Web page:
The American Environment

THE PICTURE IS MORE HEARTENING THAN ALL THE LITTLE ONES

The Cuyahoga River died for our sins . In 1796 the Cuyahoga, which promised easy transportation into the wilderness of the Ohio country from Lake Erie, prompted the city of Cleveland into existence. Over the next 170 years a primitive frontier town grew into a mighty industrial city, one that stretched for miles along the banks of its seminal river. Read more »

The Road To The Future

Fifty years ago the builders of the Pennsylvania Turnpike completed America’s first superhighway—and helped determine the shape of travel to come

Most American motorists take for granted the concrete and asphalt web of interstate highways that has penetrated so deeply into the nation’s economy and thinking. The 43,000-mile system of fouror-more-lane divided, limited-access roads reaches from the canyons of California to the beaches of Florida and the urban bustle of the Northeast Corridor. But of course there was a time when the superhighway idea was brand-new.Read more »

Out Of The Blue

In 1929 Germany announced that the mighty new dirigible Graf Zeppelin would fly around the world. This stirred a great deal of excitement in the United States, not only because such gigantic airships were thought to be the future of aviation but also because the newspaper publisher William Randolph Hearst had put up two hundred thousand dollars to finance part of the Zeppelin’s flight and was promoting it aggressively. Read more »

Post Haste

The urge to move documents as fast as possible has always been a national pre-occupation, because it has always been a necessity. Fax and Federal Express are just the latest among many innovations for getting the message across.

Reaching out and touching someone hasn’t always been easy—especially if it was necessary to hand that person something in the process. Yet there have always been Americans who absolutely and positively had to have it the next day, week, month, at any cost, and this in turn has always drawn others with the dollars and determination to make it happen.Read more »

Unfolding The Nation

Wherever you go in search of history, there’s a good chance the first thing you reach for will be a road map. And road maps have a history too.

On Thanksgiving Day in 1895 the Chicago Times-Herald sponsored a fifty-four-mile road race from Jackson Park to Waukegan and on to Lincoln Park. The prize was five thousand dollars. The eventual winner, a man by the name of Frank Duryea, had at least two advantages over his competitors. First, unlike some of them, he was driving a car propelled by gasoline. Second, Duryea had noticed that the paper had published a rough plotting of the course, and he’d had the good sense to rip it out and use it.Read more »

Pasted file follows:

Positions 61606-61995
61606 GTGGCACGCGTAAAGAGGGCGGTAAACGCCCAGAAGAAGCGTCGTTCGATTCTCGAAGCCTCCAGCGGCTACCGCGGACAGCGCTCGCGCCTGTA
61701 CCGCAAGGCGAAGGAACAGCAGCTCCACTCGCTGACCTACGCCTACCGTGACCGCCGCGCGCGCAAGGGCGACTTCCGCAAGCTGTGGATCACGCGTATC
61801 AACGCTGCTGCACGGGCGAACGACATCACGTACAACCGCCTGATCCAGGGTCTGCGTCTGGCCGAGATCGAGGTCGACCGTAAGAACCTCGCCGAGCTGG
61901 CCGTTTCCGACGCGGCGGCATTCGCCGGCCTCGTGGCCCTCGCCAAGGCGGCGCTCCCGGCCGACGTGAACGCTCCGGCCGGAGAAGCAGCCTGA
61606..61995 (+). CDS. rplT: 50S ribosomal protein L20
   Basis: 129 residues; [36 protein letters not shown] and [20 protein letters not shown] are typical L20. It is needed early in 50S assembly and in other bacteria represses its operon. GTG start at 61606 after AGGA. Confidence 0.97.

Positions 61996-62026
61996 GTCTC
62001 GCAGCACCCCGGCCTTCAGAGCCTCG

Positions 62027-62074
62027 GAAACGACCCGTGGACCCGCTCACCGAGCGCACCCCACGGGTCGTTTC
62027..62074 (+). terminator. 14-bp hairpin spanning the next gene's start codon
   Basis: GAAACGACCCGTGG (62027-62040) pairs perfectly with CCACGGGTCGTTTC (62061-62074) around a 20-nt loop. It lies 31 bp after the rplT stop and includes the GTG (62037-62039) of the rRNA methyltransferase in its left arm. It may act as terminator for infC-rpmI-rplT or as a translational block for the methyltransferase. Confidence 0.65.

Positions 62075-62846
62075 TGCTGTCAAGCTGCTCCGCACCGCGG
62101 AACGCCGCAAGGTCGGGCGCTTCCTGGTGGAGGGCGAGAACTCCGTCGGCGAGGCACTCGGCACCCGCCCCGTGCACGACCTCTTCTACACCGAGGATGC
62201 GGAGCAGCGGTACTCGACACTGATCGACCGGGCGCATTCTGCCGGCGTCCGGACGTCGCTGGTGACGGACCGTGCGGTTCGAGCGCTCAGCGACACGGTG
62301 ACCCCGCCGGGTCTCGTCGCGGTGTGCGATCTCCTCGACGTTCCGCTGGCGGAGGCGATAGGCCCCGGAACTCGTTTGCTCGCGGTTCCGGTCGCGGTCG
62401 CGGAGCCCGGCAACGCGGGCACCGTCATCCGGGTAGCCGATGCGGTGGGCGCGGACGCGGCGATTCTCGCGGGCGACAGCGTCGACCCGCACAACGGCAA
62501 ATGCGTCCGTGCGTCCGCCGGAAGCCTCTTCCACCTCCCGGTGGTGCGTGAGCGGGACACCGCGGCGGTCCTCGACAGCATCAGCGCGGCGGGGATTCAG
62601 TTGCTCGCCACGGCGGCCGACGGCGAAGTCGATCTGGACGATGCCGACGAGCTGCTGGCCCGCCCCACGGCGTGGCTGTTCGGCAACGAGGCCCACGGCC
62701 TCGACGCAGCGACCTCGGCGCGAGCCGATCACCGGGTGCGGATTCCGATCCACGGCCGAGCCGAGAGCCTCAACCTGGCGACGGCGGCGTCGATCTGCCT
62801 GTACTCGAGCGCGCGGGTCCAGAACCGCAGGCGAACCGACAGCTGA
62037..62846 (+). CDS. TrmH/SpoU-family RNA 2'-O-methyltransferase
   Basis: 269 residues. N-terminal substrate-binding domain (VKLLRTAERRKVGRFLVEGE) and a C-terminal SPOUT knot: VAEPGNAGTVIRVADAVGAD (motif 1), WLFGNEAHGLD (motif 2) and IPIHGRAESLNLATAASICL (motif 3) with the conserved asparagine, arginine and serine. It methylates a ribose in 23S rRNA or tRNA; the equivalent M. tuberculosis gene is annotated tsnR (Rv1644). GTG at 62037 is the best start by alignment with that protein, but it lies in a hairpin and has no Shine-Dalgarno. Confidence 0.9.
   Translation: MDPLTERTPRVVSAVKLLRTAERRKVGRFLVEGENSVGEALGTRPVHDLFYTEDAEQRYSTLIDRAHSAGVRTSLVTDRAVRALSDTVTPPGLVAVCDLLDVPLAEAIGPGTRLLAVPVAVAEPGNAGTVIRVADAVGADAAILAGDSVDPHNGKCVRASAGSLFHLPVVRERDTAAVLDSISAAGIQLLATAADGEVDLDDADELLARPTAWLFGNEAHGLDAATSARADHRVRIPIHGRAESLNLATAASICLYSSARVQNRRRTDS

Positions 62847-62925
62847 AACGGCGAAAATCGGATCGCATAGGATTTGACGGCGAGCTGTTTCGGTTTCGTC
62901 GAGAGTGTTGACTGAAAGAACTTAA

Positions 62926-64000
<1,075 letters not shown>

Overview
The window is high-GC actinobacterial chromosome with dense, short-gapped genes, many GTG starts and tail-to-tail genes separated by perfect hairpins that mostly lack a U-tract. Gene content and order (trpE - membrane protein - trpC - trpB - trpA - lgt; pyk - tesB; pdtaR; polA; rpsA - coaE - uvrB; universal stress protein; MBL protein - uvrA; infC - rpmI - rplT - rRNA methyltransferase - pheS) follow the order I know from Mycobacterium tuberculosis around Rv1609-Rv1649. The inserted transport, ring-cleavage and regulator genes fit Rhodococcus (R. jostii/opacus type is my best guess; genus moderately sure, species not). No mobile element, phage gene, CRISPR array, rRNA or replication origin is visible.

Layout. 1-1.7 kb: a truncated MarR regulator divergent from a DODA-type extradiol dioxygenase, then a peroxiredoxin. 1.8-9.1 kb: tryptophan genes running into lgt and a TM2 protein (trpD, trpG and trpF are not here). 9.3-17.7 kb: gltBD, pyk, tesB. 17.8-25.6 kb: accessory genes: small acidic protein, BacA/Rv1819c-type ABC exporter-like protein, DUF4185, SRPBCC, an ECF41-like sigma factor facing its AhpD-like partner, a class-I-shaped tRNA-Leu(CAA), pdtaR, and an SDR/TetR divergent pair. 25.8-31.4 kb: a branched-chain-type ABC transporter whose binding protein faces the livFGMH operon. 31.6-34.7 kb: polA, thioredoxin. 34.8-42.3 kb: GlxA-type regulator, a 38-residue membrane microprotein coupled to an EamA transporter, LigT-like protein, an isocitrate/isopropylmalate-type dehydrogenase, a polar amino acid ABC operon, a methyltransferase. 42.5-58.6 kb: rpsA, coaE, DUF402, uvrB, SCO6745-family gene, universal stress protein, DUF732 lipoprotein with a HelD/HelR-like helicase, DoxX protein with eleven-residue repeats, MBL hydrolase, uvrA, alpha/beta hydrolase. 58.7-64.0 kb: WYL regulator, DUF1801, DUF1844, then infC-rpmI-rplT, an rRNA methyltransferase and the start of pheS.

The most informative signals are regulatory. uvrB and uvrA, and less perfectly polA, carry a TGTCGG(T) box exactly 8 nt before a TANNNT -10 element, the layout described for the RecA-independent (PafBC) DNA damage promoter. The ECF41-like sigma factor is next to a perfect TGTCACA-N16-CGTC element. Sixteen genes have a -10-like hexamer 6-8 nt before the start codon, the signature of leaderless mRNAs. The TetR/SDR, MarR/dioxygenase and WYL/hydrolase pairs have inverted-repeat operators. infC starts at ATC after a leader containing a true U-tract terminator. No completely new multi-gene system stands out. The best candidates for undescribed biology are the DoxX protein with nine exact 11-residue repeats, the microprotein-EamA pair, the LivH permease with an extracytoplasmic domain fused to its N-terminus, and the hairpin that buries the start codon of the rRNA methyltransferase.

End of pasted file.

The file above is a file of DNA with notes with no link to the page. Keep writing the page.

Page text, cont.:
Gods Of Pennsylvania Station

A trackside album of celebrities from the days when the world went by train

A person used to enter New York City “like a god,” said the art critic Vincent Scully, but “one scuttles in now like a rat.” Read more »

The Absolute All-american Civilizer

A lot of people still remember how great it was to ride in the old Pullmans, how curiously regal to have a simple, well-cooked meal in the dining car. Those memories are perfectly accurate—and that lost pleasure holds a lesson for us that extends beyond mere nostalgia.

Not long ago I received a very angry letter from an old friend. It was a response to my suggestion that liberal arts colleges might give students some instruction in technology; that is, give them some feeling for how the world they are living in works. My friend’s argument was that from the Love Canal to Three Mile Island, and from the grid locks of Manhattan to the boeuf bourguignon on the plastic airline trays, the technological world was not working very well and never would.Read more »

A Century Of Cable Cars

Magnificently impractical and obsolete almost as soon as they were built, the cable lines briefly dominated urban transportation throughout the country

Beloved of San Franciscans for more than a century now, the sturdy cable cars cling tenaciously to the hills of their birth. They are fiercely protected as one of the crown jewels of Bay Area tourism—a columnist in the Chronicle once went so far as to say that, without them, San Francisco would only be a lumpy Los Angeles—but they are a good deal more than that. Read more »

The Ship That Died Of Carelessness

The Normandie has been gone since World War II, but many people still remember her as the most beautiful passenger liner ever built. It is the saddest of ironies that she fled her native France to seek safety in New York Harbor.

SHE WAS THE largest moving object that mankind had ever built. She was the first liner to cross the Atlantic at better than 30 knots, the first to exceed 1,000 feet in length, the first truly modern ship. She coddled her passengers with a spaciousness, luxury, and cuisine that has never been equaled. She was the Normandie, France’s pride and America’s joy. She lived a life of glory and acclaim. And she died horribly, at the hands of strangers. Read more »